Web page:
What is a Tankless Water Heater?
Tankless water heaters
, also called Instantaneous or Demand Water Heaters, provide hot water only as it is needed. Traditional storage water heaters produce standby energy losses that cost you money. We do not leave our homes heated while vacationing. We only heat our homes when there is a demand for heat. In the same way, a Tankless Water Heater is used only when there is a demand for hot water.
How do Tankless Water Heaters work?
Tankless Water Heaters heat water directly without the use of a storage tank. Therefore, they avoid the standby heat losses associated with storage water heaters. When a hot water tap is turned on, cold water travels through a pipe into the unit. In an electric Tankless Water Heater an electric element heats the water. In a gas-fired Tankless Water Heater a gas burner heats the water. As a result, Tankless Water Heaters deliver a constant supply of hot water. You don't need to wait for a storage tank to fill up with enough hot water.
Typically, Tankless Water Heaters provide hot water at a rate of 2 – 5 gallons (7.6 – 15.2 liters) per minute. Ordinarily, gas-fired Tankless Water Heaters will produce higher flow rates than electric Tankless Water Heaters. Some smaller Tankless Water Heaters, however, cannot supply enough hot water for simultaneous, multiple uses in large households. For example, taking a shower and running the dishwasher at the same time can stretch a Tankless Water Heater to its limit. To overcome this problem, you can install a “whole house” type Tankless Water Heater or install two or more Tankless Water Heaters, connected in parallel for simultaneous demands of hot water. You can also install separate Tankless Water Heaters for appliances—such as a clothes washer or dishwater—that use a lot of hot water in your home.
Other applications for Tankless Water Heaters include the following:
- Remote BBQ or outdoor sink
- Poolhouse or pool shower
- Remote bathrooms or hot tubs
- To serve as a booster, eliminating long pipe runs, for solar water heating systems, dishwashers and sanitation
For homes that use 41 gallons or less of hot water daily, Tankless Water Heaters can be 24% – 34% more energy efficient than conventional storage tank water heaters. They can be 8% – 14% more energy efficient for homes that use a lot of hot water, around 86 gallons per day. You can achieve an even greater energy savings of 27% – 50% if you install a Tankless Water Heater at each hot water outlet.
Selecting a Tankless Water Heater
Before buying a Tankless Water Heater, consider the following:
1. Fuel Type
- Fuel Type
- Location, Size and Demand
The first thing that you'll need to decide when selecting a Tankless Water Heater is the fuel type. You will need to select between an Electric Tankless Water Heater (like Eemax Tankless Water Heaters or Stiebel Eltron Tankless Water Heaters) or a Gas-Fired Tankless Water Heater (like Rheem Tankless Water Heaters).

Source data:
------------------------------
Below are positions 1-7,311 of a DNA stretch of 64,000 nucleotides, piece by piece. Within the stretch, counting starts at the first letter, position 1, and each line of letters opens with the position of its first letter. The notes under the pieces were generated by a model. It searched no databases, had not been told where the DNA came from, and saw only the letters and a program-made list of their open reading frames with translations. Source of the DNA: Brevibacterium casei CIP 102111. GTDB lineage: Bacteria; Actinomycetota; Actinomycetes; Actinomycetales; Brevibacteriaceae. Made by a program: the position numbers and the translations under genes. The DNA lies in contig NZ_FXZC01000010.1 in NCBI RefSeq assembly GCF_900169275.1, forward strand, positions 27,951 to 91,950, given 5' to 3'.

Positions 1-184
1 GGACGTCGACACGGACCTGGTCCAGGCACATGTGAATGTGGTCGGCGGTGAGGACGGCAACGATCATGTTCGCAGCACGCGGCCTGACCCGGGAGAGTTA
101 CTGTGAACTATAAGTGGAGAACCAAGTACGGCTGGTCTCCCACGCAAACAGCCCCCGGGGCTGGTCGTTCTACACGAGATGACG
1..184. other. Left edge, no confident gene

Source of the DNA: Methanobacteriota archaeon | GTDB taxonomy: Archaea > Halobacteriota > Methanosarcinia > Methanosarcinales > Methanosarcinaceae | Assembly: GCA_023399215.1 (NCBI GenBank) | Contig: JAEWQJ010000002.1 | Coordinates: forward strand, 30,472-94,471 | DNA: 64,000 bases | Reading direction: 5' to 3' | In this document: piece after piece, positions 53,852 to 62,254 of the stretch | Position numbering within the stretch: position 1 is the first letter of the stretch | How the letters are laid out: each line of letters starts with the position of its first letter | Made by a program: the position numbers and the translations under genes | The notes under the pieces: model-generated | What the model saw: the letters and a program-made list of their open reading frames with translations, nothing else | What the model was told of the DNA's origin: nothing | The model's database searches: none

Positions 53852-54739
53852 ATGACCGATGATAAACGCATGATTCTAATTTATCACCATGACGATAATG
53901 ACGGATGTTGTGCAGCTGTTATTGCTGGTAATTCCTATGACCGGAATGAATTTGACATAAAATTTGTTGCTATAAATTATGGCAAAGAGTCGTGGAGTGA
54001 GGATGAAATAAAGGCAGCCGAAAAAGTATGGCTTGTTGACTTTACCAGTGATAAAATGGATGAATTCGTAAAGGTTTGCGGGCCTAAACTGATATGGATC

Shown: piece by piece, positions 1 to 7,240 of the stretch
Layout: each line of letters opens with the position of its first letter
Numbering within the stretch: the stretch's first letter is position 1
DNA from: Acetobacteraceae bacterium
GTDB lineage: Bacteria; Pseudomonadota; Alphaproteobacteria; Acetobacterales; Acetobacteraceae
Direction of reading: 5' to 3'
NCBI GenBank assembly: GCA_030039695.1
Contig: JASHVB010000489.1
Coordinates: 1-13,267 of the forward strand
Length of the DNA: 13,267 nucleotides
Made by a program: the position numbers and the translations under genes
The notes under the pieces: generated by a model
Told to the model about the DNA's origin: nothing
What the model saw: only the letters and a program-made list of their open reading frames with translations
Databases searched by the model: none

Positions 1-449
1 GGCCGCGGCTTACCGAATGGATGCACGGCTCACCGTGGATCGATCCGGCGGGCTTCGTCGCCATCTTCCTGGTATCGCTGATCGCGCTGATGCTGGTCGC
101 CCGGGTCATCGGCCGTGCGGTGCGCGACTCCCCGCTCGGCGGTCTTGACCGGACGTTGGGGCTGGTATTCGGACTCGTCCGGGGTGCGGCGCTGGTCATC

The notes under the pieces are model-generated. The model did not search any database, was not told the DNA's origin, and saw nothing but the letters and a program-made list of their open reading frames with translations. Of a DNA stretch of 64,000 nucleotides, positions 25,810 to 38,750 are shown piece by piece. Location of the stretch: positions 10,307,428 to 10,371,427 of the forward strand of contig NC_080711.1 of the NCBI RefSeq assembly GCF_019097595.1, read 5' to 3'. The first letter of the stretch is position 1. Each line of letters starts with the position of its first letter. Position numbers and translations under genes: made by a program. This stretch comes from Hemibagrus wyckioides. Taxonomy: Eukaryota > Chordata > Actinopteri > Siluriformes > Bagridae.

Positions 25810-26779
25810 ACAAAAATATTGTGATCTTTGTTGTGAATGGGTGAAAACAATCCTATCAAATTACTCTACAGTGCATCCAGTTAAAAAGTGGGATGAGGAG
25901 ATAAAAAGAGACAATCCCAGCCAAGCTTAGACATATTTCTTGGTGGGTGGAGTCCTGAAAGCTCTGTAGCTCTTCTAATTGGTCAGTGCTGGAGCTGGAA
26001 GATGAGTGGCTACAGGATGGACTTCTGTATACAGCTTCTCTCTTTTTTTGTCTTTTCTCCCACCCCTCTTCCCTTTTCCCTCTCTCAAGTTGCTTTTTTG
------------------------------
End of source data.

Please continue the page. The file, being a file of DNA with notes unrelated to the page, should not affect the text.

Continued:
If you plan to purchase an Electric Tankless Water Heater, consider the Electrical Requirements:
- Circuit Breaker
Many retailers sell units that will accommodate 110V, 120V, 208V, 220V, 240V, and 277V.
Different Electric Tankless Water Heaters will have various requirements in amp draw. You will want to ensure that you can support the electrical demands of your Electric Tankless Water Heater.
You must ensure that you have a circuit or circuits that will support your Electric Tankless Water Heater. It may be necessary to put your Electric Tankless Water Heater on its own circuit or circuits.
You should consult with a qualified, licensed electrician for more information.
If you plan to purchase a Gas-Fired Tankless Water Heater, consider the Gas-Type and Venting Requirements:
You will first need to identify whether your gas type is Natural Gas or Propane. It is imperitive that you examine your current gas line to ensure that it will meet the requirments of your new Gas-Fired Tankless Water Heater. The requirements of the Tankless Water Heater may exceed that of your existing tank-style water heater.
Next, you will need to consider venting requirements for your specific installation scenario. There are a few important things to keep in mind when purchasing the gas venting accessories for your Gas-Fired Tankless Water Heater.
Be sure that you purchase Category III stainless steel (UL1738 certified) venting for your Gas-Fired Tankless Water Heater. "Type B" venting accessories are not acceptable. Also, be sure to check local building code to ensure that your specific needs will be completely met.
Additionally, many Tankless Water Heater manufacturers offer Gas Venting
"kits". It is recommended that customers evaluate the needs of their specific installation to ensure that they will be getting all of the necessary gas venting accessories. Depending on where you will be installing the Tankless Water Heater, a pre-made kit will probably not meet your needs. Ensure that you measure out the vent route and consider where the discharge will go through the wall or ceiling, consider the necessary clearances, and consider ample access to air for combustion, then buy the appropriate gas venting pieces. Direct vent gas tankless water heaters bring in fresh air from outside for combustion and vent the flue gas using a blower.
*Note: Gas-Fired Tankless Water Heaters may still require a minimal electrical connection. Be sure to review installation requirements for the units you are considering for purchase.